Exempt Property

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Exempt or Non Exempt Property

Exempt or nonexempt property is the property that a debtor has to surrender or hand over to a trustee or the properties which are protected and spared from being taken by a trustee or by the court.

When filing a bankruptcy petition, the court could allow you to keep some of your property. This property are classified as exempt properties. On the other hand, properties which are typically given up by a debtor to a trustee are called the nonexempt properties.

Most of the time, a debtor would be looking at keeping most of his/her property. In contrast, they mustalso be very careful and cautious not to keep things they are not allowed to have.

The debtor must disclose of all property to the court. If there is no full disclousure, the trustee could consider the omission as fradulent. It is very important that you talk to a lawyer to help you lan a strategy to keep most of the assets you want to keep, if possible.

Here is a list of what is often considered exempt property (depending on its value):

-Household appliances;

-Jewelry, up to a certain value;

-Pensions;

-A portion of equity in the debtor’s home;

-Tools of the debtor’s trade or profession, up to a certain value;

-A portion of unpaid but earned wages;

-Public benefits, including public assistance (welfare),

social security, and unemployment compensation, accumulated in a bank account;

-Damages awarded for personal injury;

-Motor vehicles, up to a certain value;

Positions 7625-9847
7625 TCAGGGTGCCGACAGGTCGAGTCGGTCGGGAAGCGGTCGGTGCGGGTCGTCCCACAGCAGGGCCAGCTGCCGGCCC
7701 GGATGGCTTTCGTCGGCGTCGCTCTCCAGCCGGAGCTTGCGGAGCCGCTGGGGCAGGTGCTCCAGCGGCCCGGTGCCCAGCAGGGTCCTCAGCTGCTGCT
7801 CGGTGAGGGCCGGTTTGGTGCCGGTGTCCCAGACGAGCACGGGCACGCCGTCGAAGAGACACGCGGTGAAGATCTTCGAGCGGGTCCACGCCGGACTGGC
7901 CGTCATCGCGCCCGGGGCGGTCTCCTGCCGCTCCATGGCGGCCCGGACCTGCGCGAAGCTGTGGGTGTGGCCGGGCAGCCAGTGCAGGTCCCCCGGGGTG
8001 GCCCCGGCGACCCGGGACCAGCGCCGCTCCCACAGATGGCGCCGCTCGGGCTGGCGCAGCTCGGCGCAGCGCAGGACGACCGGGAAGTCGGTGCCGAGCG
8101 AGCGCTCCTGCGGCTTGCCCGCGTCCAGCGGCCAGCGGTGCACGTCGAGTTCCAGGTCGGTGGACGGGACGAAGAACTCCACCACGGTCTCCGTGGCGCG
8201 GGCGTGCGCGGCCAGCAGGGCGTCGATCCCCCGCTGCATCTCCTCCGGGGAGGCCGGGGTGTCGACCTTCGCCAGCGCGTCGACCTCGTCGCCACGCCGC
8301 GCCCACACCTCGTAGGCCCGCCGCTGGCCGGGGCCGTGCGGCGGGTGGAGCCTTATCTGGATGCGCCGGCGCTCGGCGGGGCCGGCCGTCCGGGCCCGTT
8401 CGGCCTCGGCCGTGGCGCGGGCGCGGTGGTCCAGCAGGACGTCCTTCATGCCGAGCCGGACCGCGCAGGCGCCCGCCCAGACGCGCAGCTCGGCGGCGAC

-Reasonably necessary clothing; and

-Reasonably necessary household goods and furnishings

These are the most common possessions that a creditor cannot touch and get from you (again, depending on its value).

 

Also, a few of the non-exempt property are listed below:

-Cash, bank accounts, stocks, bonds, and other investments;

-A second car or truck;

-A second or vacation home;

-Collections of stamps, coins, and other valuable items;

-Family heirlooms; and

-Expensive musical instruments, unless the debtor is a professional musician

Normally, nonexempt property is taken by a trustee to be sold at auction or by any means of raising money to be used as payment for your debt.

Filing a bankruptcy is one way of becoming a debt free. There are risk involved and you will want to talk to a lawyer about that.

Classifying exempt and non exempt property can be difficult and one of the reasons . If you have questions about this subject, please consult our office.